- A 350 MW tender was floated by the Abu Dhabi Water and Electricity Authority in December 2015
- Out of the total 90 companies that expressed interest, the final bid submissions came from six companies/consortiums
- An Asian consortium led by Marubeni of Japan and JinkoSolar of China leads the race with a tariff offer as low as $2.42 cents per kWh
- Marubeni/Jinko has offered to expand the 350 MW Sweihan capacity to 1,170 MW for $2.30 cents per kWh, according to local media
According to ADEWA, there is still a chance someone else than Marubeni might win
When Abu Dhabi Water & Electricity Authority (ADWEA) opened the bids it received for its 350 MW tendered capacity on September 19, 2016, the result was a surprise. Though the final call is yet to be taken, it isn’t domestic company Masdar that’s leading the race as of now, but a consortium of Chinese module maker JinkoSolar and Japanese investment firm Marubeni Corporation. The two have offered a price of $2.42 cents per kWh, while the consortium of Masdar, EDF and PAL stand at second position with a bid of $2.53 cents per kWh.
While ADWEA stated that out of all the proposals, Marubeni and JinkoSolar offered the ‘most competitive proposal with a weighted levelized electricity cost (LEC) of 8.888 Fils ($2.42 cents) per kWh’, it didn’t mention any more details. Nonetheless, local newspaper The National reported that the Asian consortium has offered to expand the 350 MW Sweihan solar power plant to 1,170 MW for $2.30 cents per kWh.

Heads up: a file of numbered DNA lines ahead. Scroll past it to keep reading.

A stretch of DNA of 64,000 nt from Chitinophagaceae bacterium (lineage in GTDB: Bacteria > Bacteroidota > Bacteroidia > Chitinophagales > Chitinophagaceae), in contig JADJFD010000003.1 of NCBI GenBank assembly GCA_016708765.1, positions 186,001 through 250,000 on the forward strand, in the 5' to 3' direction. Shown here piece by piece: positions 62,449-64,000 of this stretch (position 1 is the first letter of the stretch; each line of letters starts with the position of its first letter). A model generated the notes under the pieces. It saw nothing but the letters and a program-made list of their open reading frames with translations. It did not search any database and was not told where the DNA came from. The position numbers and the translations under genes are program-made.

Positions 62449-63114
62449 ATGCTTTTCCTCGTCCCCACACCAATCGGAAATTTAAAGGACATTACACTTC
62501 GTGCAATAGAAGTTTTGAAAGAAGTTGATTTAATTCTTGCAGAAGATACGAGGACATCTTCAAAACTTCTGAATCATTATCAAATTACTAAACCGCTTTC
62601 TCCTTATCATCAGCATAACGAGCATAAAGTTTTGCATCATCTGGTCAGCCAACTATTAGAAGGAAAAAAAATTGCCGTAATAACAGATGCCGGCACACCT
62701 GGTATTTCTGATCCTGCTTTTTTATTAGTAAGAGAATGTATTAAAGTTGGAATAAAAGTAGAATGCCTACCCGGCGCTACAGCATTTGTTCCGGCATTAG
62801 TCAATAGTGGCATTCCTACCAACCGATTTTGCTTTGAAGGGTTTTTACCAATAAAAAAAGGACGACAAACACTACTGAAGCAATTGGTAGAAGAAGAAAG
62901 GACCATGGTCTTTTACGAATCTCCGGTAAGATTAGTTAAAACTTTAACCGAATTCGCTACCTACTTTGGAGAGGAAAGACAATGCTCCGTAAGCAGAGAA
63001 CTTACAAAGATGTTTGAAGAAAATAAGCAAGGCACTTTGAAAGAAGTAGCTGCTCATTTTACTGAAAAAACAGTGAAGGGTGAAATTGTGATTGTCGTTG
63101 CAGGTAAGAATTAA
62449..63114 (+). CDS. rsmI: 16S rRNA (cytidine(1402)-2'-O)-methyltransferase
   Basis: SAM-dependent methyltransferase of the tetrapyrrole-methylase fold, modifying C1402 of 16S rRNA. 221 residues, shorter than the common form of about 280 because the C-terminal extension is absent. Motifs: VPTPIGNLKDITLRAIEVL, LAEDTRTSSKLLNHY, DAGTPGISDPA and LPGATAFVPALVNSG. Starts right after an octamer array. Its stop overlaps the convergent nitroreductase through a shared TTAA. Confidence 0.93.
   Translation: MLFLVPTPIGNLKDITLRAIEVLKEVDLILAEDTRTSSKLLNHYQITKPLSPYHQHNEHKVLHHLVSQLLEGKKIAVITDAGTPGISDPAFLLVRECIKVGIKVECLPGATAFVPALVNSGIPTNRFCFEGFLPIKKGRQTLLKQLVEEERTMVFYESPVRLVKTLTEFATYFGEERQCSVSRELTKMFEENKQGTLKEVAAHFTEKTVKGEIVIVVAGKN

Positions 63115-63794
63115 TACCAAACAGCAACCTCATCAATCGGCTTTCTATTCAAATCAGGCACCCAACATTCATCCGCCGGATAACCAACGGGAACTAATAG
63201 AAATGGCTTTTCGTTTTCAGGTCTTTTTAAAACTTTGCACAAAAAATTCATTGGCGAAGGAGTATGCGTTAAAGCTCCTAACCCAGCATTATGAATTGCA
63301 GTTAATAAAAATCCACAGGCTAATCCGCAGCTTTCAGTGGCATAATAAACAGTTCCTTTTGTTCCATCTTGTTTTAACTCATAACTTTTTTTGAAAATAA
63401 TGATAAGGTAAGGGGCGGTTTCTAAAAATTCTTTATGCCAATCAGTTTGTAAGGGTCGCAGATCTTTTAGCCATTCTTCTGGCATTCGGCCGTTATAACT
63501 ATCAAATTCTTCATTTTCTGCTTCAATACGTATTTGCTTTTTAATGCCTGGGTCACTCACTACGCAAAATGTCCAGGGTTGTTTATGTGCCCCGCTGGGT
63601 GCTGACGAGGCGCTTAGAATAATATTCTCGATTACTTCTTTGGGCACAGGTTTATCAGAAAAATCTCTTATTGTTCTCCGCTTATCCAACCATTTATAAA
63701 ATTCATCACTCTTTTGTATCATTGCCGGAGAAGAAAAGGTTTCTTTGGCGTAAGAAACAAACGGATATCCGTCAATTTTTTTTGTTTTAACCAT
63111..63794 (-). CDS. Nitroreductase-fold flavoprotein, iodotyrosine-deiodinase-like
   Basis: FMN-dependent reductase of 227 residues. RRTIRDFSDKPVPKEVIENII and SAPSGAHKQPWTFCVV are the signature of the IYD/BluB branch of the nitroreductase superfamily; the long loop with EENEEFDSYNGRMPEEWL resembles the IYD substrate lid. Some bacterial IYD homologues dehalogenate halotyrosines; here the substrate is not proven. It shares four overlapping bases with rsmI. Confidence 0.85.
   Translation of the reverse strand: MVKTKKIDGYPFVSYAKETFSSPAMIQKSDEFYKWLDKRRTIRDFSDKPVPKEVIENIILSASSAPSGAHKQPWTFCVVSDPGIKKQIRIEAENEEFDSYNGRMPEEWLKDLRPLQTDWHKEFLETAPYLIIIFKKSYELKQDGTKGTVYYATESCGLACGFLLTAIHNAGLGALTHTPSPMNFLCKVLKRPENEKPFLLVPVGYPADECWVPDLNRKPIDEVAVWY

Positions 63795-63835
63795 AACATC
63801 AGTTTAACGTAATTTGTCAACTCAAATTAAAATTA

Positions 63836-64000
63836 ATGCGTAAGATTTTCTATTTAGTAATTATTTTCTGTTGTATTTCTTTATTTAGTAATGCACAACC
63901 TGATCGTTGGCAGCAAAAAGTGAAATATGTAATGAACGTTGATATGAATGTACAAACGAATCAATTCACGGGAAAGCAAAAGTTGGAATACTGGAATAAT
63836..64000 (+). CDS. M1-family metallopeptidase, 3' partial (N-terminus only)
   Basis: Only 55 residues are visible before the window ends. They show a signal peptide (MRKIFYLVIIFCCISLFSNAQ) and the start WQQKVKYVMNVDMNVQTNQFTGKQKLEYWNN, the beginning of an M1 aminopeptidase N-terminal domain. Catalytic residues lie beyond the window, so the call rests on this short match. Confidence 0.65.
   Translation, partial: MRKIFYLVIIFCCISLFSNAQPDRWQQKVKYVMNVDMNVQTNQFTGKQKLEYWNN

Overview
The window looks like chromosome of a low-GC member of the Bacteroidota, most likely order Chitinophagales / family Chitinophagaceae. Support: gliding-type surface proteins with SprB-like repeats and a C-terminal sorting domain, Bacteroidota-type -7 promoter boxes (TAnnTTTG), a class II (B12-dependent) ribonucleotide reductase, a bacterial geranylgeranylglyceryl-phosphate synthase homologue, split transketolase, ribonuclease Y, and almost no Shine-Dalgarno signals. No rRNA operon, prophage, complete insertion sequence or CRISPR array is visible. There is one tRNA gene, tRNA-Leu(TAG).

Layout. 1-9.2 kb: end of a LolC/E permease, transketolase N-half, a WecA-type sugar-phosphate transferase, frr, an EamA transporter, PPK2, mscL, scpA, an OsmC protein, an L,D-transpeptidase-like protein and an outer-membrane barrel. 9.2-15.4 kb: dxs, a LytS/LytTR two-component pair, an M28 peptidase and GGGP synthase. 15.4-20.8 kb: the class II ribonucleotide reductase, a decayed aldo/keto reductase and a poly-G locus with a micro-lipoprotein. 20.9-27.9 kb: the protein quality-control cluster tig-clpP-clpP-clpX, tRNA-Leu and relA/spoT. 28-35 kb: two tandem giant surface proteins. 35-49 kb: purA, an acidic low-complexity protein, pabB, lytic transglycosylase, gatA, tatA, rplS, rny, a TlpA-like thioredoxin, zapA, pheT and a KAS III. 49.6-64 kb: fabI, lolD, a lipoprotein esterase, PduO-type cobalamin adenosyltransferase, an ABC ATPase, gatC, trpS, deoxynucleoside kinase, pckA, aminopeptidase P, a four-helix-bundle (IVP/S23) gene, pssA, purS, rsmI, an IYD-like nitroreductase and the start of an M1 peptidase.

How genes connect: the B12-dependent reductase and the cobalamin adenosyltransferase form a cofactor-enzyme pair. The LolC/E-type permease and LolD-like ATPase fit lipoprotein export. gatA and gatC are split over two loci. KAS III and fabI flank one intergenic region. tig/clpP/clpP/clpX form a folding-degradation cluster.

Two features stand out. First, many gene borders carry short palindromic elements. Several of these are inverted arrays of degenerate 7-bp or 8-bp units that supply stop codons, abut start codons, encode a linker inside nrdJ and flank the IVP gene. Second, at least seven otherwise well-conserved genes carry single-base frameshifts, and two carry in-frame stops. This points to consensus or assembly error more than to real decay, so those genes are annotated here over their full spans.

In May 2016, ADWEA had published first results with a list of 34 pre-qualified bidders (see Abu Dhabi Solar Plant). In the final list released on September 19, 2016, the number came down to six, including several experienced players in the solar tendering field.
Game still open
Government backed Masdar had formed a joint front with French energy company EDF in June 2016 (see Masdar & EDF Project in Abu Dhabi). It was expected to make the most competitive bid after it won the 800 MW Phase III DEWA tender early this year at $3.00 cents per kWh (see Real Cheap Solar). While four companies have offered prices below the recent DEWA record power price and JinkoSolar is currently in the lead, it will be interesting to see if Abu Dhabi will really give away that project to an Asian consortium, rather than to its domestic contender. At least, the official tender summary indicated that there’s still a chance for Masdar. “The information in this summary is taken directly from the Bidders’ submissions and is subject to the Advisors’ further review and verification over the next few weeks of the due diligence process which may result in changes.”
Once the bidders are chosen, they will own 40% of the project; the remaining equity will be owned by ADWEA. It will be structured as an independent power project.